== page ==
I tend to be decent at sight-reading sheet music. I'm not particularly good at playing by ear or improvising, though I'm reasonably decent at riffing on guitar chords if I'm not playing the melody at the same time. A better pianist would be able to sight-read the melody while improvising on the chords.
I'm not aware of a term that summarizes exactly what you're doing, but the first rule of sight-reading is not playing every note. If you say you're good at sight-reading when you're playing the melody and riffing the chords, you are performing as advertised. The only ones who would be mistaken are those who have unrealistic expectations.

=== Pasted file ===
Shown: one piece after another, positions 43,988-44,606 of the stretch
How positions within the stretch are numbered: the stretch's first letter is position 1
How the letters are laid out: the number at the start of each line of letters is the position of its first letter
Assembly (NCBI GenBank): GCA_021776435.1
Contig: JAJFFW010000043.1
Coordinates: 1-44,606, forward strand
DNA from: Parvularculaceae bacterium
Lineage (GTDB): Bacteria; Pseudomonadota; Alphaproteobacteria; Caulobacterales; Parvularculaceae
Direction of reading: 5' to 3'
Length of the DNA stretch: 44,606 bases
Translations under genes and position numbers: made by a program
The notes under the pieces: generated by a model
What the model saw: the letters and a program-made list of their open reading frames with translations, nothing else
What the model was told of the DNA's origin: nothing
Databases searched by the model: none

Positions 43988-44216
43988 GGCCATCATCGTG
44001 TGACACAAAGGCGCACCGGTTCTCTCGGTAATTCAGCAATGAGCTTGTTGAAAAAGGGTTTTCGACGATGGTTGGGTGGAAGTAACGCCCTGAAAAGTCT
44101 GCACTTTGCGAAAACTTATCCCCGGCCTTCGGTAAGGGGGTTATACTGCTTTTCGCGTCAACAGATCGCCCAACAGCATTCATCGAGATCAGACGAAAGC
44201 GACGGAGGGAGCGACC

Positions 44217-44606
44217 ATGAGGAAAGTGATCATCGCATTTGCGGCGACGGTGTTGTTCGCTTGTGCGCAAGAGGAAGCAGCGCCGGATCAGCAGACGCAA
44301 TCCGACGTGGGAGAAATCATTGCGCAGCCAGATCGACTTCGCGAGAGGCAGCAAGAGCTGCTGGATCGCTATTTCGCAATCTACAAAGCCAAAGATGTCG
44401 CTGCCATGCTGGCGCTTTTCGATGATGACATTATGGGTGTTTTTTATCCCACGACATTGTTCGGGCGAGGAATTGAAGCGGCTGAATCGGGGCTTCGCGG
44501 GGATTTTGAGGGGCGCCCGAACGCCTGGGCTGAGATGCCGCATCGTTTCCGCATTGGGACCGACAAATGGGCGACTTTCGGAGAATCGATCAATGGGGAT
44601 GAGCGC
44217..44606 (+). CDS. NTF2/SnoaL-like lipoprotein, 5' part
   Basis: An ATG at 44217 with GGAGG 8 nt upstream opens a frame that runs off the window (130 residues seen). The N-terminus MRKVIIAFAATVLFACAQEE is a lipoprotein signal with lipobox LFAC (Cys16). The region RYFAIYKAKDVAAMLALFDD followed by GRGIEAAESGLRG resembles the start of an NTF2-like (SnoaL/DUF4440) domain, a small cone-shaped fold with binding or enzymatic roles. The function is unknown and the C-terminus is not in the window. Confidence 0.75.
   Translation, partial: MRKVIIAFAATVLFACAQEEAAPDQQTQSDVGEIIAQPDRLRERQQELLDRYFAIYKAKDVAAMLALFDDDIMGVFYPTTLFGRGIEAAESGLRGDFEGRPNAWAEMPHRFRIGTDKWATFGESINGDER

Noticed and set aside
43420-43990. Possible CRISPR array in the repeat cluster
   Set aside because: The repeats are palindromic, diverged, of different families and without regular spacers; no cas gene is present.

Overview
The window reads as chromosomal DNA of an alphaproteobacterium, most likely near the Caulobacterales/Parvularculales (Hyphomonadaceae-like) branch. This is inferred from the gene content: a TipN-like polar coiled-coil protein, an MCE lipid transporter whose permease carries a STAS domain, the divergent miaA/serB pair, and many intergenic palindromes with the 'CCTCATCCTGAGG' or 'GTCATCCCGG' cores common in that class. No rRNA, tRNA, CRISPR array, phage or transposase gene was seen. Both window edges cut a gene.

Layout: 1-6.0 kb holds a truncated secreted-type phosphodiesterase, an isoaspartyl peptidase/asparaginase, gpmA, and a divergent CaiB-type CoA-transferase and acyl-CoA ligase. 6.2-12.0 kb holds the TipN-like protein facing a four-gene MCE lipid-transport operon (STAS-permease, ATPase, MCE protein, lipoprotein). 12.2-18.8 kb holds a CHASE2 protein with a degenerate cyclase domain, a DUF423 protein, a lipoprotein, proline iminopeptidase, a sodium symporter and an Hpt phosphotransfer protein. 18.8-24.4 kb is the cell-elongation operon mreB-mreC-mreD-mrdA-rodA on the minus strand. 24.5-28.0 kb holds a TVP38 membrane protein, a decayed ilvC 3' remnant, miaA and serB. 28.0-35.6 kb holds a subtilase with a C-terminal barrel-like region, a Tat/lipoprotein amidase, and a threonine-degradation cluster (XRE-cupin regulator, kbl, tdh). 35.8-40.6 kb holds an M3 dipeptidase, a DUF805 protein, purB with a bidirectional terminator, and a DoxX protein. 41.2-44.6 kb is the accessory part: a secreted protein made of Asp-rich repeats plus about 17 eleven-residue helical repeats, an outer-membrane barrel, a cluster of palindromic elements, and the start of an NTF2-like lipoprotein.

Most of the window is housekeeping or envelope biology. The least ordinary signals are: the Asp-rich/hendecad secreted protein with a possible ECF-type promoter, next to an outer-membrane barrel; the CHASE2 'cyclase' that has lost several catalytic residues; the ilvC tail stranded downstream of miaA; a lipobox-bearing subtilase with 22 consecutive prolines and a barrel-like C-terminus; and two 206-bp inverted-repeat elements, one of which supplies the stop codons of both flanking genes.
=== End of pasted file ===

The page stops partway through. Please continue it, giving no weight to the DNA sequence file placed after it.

You pick out the most important part and make sure you get that. Many of those I know who sight-read play hymns at church. If it's an unfamiliar piece to them, i.e., they haven't played it much before and don't have muscle memory to help a little, they will either play the treble clef or play the soprano line and octaves on the bass line. With each repetition, they will add written notes where they can (S/A players adding the bass line and then the tenor, S/B players adding the inner harmonies one at a time).